). During habituation trials, infants detected congruence of visual and auditory information for movement and showed recovery of attention when the two sources of information became incongruent, specifically, when the auditory stimulus appeared to move left to right as the visual stimulus moved from right to left, and vice versa.
Evidence of infants’ sensitivity to intersensory information about an object’s trajectory raises the issue of whether providing auditory as well as visual information about an object’s trajectory would enhance young infants’ perception of trajectory continuity across an occlusion. According to the intersensory redundancy hypothesis, optimum conditions for deriving benefit from provision of multisensory information would be those in which both visual and auditory information provide congruent information about an object’s trajectory. Under such conditions, visual and auditory information would specify the object’s trajectory redundantly, and so could be expected to enhance perception of trajectory continuity as the object passed behind an occluder. However, in the present case there is an additional reason why supplementing the visual event with auditory information might enhance perception of trajectory continuity. Specifically, although there is a discontinuity in visual perception of the object as it passes behind an occluder, auditory information arising from a sounding object need not show this discontinuity. And although sound intensity generally reduces when an object passes behind an occluder, sound is not usually eliminated and may not reduce sufficiently to be detected by infants.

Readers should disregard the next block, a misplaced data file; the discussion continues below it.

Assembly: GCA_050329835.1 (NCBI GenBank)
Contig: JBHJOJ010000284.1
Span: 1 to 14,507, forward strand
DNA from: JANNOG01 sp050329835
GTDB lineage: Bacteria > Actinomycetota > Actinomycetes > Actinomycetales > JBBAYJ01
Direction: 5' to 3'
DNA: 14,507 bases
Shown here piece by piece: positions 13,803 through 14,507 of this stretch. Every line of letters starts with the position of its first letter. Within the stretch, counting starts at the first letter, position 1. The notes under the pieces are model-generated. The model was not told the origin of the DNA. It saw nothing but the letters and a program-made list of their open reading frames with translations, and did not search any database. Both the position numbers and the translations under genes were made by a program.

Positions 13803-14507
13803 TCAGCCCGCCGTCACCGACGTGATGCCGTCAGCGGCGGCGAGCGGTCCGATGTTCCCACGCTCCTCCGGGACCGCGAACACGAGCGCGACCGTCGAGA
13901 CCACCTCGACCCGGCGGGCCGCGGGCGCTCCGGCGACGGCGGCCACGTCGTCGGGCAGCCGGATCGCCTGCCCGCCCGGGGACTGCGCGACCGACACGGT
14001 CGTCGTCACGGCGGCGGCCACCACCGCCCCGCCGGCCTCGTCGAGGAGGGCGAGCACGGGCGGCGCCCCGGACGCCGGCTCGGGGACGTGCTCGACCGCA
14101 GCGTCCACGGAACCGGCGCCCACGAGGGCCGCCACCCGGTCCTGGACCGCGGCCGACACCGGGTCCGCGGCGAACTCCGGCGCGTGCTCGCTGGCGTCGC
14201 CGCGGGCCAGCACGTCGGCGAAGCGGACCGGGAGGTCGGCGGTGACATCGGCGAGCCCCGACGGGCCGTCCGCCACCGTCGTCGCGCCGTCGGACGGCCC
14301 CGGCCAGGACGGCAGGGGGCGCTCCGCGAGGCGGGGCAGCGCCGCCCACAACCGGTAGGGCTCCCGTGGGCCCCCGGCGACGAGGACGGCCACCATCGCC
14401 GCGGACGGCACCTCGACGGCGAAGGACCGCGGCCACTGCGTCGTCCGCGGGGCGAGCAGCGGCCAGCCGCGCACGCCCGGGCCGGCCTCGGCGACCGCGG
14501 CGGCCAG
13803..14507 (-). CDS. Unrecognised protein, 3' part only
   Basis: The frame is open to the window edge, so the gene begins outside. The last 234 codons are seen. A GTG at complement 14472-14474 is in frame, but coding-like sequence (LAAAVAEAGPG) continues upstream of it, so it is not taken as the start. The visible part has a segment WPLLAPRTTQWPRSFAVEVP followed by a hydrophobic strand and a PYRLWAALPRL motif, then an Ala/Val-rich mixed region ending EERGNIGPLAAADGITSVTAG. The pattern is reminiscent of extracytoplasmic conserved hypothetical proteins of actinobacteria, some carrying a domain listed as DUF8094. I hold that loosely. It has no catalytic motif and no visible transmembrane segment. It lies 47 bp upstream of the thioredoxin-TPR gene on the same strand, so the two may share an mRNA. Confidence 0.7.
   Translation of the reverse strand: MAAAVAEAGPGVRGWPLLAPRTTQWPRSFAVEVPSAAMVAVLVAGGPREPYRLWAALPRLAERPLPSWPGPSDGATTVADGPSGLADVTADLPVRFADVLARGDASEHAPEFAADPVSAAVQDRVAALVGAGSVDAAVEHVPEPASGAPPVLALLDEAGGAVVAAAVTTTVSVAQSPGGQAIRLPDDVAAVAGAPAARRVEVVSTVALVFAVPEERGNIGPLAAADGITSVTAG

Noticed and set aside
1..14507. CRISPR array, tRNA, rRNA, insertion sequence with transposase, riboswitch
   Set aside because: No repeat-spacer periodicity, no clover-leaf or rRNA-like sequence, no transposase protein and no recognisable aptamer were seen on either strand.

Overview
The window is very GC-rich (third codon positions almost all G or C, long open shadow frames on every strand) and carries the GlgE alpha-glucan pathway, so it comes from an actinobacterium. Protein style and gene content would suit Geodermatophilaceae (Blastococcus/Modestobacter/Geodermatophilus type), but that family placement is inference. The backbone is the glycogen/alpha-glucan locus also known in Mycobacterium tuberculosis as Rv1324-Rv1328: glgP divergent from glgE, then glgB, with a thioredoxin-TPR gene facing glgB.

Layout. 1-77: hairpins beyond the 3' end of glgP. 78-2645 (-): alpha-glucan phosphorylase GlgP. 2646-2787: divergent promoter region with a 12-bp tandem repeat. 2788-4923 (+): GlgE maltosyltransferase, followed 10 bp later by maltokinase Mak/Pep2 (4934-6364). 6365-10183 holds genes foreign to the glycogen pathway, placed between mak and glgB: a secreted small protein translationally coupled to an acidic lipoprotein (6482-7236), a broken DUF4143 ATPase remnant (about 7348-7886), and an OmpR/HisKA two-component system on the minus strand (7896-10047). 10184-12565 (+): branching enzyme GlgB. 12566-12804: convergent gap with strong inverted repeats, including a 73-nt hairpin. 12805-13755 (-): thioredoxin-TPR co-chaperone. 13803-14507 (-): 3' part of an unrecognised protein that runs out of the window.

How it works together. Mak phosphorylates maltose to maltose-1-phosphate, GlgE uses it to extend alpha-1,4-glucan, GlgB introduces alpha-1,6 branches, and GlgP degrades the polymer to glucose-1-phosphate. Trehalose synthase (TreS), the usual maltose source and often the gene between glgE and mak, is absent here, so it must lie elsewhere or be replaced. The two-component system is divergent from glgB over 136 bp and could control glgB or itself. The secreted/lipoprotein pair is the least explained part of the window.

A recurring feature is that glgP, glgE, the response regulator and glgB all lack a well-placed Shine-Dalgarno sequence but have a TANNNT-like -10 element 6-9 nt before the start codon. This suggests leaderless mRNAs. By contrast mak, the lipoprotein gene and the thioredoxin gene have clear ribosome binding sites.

In order to benefit from presentation of intersensory information regarding an object’s trajectory, it is of course necessary that infants are capable of localising sound with sufficient accuracy to detect change in location from sound alone. Some investigators have detected a more or less linear increase in localisation ability with age (Morrongiello, 1988
; Morrongiello, Fenwick, & Chance, 1990
), whereas other work suggests that auditory localisation is hard to elicit at around 2 months (Clifton, Morrongiello, Kulig, & Dowd, 1981
; Field, Muir, Pilon, Sinclair, & Dodwell, 1980
; Muir, Clifton, & Clarkson, 1989
). However, although 4-month-olds’ auditory localisation ability falls well short of adult levels, it is well established, with a minimum discriminable auditory angle of around 18 degrees (Morrongiello et al., 1990
). And the fact that for static stimuli auditory-visual spatial co-location occurs in newborns (Morrongiello, Fenwick, & Chance, 1998
) and older infants (Morrongiello, Fenwick, & Nutley, 1998
), and that it occurs from two months upwards in the case of moving stimuli (Bremner et al. in press
), indicates that auditory localisation is sufficient to detect information specifying object location and change in location.
In the series of experiments reported here we investigate different levels at which auditory information may benefit perception of trajectory continuity. In Experiment 1 we investigate the effect of supplementing visual information with continuous dynamic auditory information specifying the object’s trajectory. In Experiment 2 we investigate whether effects of auditory information are limited to the case in which the sound provides dynamic information for movement, or whether such effects also occur when static auditory information specifies continuity over time but does not provide information for movement. In Experiment 3 we investigate two cases in which auditory information may be expected to detract from perception of continuity, one in which the sound disappears and reappears suddenly when the visual object disappears and reappears, and one in which the sound specifies motion in the opposite direction from that specified by vision.